There is a very old non-commercial orchard in our community that may contain heritage varieties of apples. The owner gives apples away and hosted our Nashwaak Community Growers group in October for a cider pressing. In return, a group of volunteers will visit the orchard in February and March to share with the hard work of pruning trees. There are over 200 trees and we expect to only get to a handful each year, but that is more than the owner can achieve while working and raising a family. Hopefully this model could be viable for other rural communities.

Expanding the Rural Nashwaak Business Directory

The business directory was started as a volunteer project in 2018. In 2020 it was added to the Nashwaak Community Growers website to allow online access. I put the listing on the site to promote local food vendors, but have had a good response from all kinds of businesses asking to be added.

Other Community Promotion

Many people are moving to N.B from Ontario and other provinces. This is our chance as a community to attract new people to area. We would particularly home to attract young people and families. At the end of December, myself and a volunteer met with the Village of Stanley Council to discuss methods of online community promotion. FB: Moving to New Brunswick: Welcome to the Nashwaak Valley.

Meetings on accessible, rural housing for seniors

On January 12 a mix of stakeholders, including the newly formed Upper Nashwaak Seniors Housing Association met on a call to talk about potential options for purpose-built, affordable, seniors housing in the Nashwaak Valley. This project is relative to food security, because the vision of many seniors in this community is to create housing spaces with gardens for food security and health. The housing will also likely have a cooperative/ communal feel to it while keep with individual units. Another call will be scheduled soon.

Building food sovereignty in New Brunswick with a worker-owned cooperative

In June, RAVEN hosted a visit to Pleasant Ridge in unceded Mi’kma’ki territory (near the Village of Rogersville) to learn about agricultural cooperatives at la Ferme Terre Partagée Cooperative. The trip was organized by RAVEN’s Amy Floyd.

Amy’s article about the history of the farm and agricultural cooperatives is a must-read for anyone interested in food sovereignty in New Brunswick. You can read it HERE online published by our partner the NB Media Co-op.

Build your own rain garden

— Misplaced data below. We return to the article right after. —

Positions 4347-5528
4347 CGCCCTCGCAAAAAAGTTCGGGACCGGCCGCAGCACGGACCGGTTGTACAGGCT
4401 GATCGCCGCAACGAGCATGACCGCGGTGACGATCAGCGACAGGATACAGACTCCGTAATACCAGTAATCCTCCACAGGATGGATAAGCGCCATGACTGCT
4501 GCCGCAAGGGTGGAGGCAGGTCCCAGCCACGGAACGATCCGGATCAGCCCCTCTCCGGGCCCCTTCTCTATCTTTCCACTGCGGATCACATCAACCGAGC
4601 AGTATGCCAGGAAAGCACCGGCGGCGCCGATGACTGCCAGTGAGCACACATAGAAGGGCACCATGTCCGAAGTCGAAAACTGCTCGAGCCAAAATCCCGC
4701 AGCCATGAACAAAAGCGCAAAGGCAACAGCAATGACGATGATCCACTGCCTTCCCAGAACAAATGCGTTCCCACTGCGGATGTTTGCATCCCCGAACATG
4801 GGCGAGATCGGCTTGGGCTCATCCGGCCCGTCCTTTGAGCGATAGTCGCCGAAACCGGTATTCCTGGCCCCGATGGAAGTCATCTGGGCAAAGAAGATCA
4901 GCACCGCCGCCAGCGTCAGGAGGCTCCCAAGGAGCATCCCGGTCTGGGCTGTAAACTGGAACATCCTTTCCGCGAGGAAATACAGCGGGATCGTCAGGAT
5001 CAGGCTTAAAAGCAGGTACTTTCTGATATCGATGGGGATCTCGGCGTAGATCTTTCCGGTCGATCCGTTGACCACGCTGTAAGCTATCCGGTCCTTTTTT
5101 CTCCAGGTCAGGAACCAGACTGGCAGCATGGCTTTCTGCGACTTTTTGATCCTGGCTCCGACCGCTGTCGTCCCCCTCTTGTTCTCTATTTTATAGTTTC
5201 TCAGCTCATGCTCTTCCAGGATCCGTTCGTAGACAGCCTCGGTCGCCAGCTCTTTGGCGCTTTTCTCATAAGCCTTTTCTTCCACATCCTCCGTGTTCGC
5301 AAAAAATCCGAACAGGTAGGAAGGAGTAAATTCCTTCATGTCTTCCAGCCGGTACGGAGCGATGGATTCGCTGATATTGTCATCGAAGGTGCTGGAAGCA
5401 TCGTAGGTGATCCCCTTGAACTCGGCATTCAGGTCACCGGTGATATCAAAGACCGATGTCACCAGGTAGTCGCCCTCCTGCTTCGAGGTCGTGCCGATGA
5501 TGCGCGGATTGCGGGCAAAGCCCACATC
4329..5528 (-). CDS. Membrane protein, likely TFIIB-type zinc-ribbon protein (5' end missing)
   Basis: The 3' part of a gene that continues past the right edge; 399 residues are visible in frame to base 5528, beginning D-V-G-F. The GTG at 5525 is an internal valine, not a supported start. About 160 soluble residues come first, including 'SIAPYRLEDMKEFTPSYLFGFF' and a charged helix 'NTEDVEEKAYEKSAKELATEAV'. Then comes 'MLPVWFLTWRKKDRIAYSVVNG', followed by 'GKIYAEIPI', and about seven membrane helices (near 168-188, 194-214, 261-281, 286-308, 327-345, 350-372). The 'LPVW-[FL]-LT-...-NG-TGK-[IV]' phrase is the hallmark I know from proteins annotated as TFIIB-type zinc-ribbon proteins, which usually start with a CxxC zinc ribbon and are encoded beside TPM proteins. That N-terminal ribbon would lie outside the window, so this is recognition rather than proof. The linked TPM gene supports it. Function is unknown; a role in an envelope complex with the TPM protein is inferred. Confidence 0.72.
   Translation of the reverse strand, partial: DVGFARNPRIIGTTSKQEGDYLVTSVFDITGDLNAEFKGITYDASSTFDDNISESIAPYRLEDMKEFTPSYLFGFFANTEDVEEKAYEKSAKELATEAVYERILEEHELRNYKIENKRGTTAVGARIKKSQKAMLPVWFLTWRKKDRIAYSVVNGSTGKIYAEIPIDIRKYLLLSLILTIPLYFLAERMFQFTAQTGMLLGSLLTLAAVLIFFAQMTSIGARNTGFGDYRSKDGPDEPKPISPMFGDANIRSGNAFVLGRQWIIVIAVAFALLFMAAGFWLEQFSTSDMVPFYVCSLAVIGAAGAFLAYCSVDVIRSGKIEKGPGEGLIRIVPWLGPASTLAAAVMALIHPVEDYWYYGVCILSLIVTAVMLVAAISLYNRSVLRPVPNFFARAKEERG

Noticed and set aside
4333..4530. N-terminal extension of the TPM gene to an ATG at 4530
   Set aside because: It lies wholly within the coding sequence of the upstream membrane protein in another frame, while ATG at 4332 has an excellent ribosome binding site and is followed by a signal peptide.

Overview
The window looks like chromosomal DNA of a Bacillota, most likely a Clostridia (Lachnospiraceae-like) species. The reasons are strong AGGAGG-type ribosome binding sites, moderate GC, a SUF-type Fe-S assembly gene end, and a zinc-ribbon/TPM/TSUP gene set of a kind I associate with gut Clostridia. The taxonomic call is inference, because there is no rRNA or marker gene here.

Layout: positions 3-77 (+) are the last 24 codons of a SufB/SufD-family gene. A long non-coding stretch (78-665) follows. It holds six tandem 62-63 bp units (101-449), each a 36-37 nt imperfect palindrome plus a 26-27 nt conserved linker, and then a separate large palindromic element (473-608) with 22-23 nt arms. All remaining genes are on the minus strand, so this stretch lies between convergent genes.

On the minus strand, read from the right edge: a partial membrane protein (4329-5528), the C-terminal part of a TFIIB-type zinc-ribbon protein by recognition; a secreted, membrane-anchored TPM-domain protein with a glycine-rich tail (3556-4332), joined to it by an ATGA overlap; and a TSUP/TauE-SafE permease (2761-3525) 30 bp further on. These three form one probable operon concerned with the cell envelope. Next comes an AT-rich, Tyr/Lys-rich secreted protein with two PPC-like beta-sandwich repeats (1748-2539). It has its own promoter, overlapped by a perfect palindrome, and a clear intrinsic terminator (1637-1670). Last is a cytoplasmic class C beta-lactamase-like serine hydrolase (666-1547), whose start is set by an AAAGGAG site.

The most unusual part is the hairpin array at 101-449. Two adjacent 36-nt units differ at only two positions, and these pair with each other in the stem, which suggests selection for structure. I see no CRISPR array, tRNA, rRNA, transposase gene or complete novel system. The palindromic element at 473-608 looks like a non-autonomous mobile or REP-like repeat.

RAVEN’s Amy Floyd published her new article today in the NB Media Co-op: Build your own rain garden: Using nature’s elegant designs to clean up New Brunswick’s waterways. You can read it HERE.

Amy’s article explains why rain gardens are important and things to consider when deciding if you should build your own. Links to organizations that can provide further resources are also included. Have a look!

Invitation to the farm: Field trip June 19

The RAVEN Project invites you to join us for an afternoon on farm and in community to learn about how Farming Co-operatives can work in New Brunswick with La coopérative Ferme Terre Partagée in Rogersville, N.B. The field trip will be on June 19 and is limited to 15 people. Free.

People are becoming more and more concerned with food sovereignty and supporting their local economy. Co-operatives are a tool that small and mid-scale farms can use to lower costs, become more efficient, expand marketing range and offer a wider range of products to customers. Co-ops can also be set-up to mirror the ethics and values of their members.

This event is organized by Amy Floyd, 
For more information and to register:

This event is organized by Amy Floyd:

Food Security Policy Analyst
The Raven Project (Rural Action and Voices for the Environment)

Founder and Administrator
Permaculture Atlantic Network

40 ways to increase food sovereignty this season

“The simplest way to think about food sovereignty is to ask, do people have choice or control about the kind of food they eat? Having sovereignty means choosing to eat food from sources you want to support (like local farms), having access to nutrient dense food, having access to land if you want to grow your own food, and it means having food available that is culturally appropriate and honours our household food traditions.”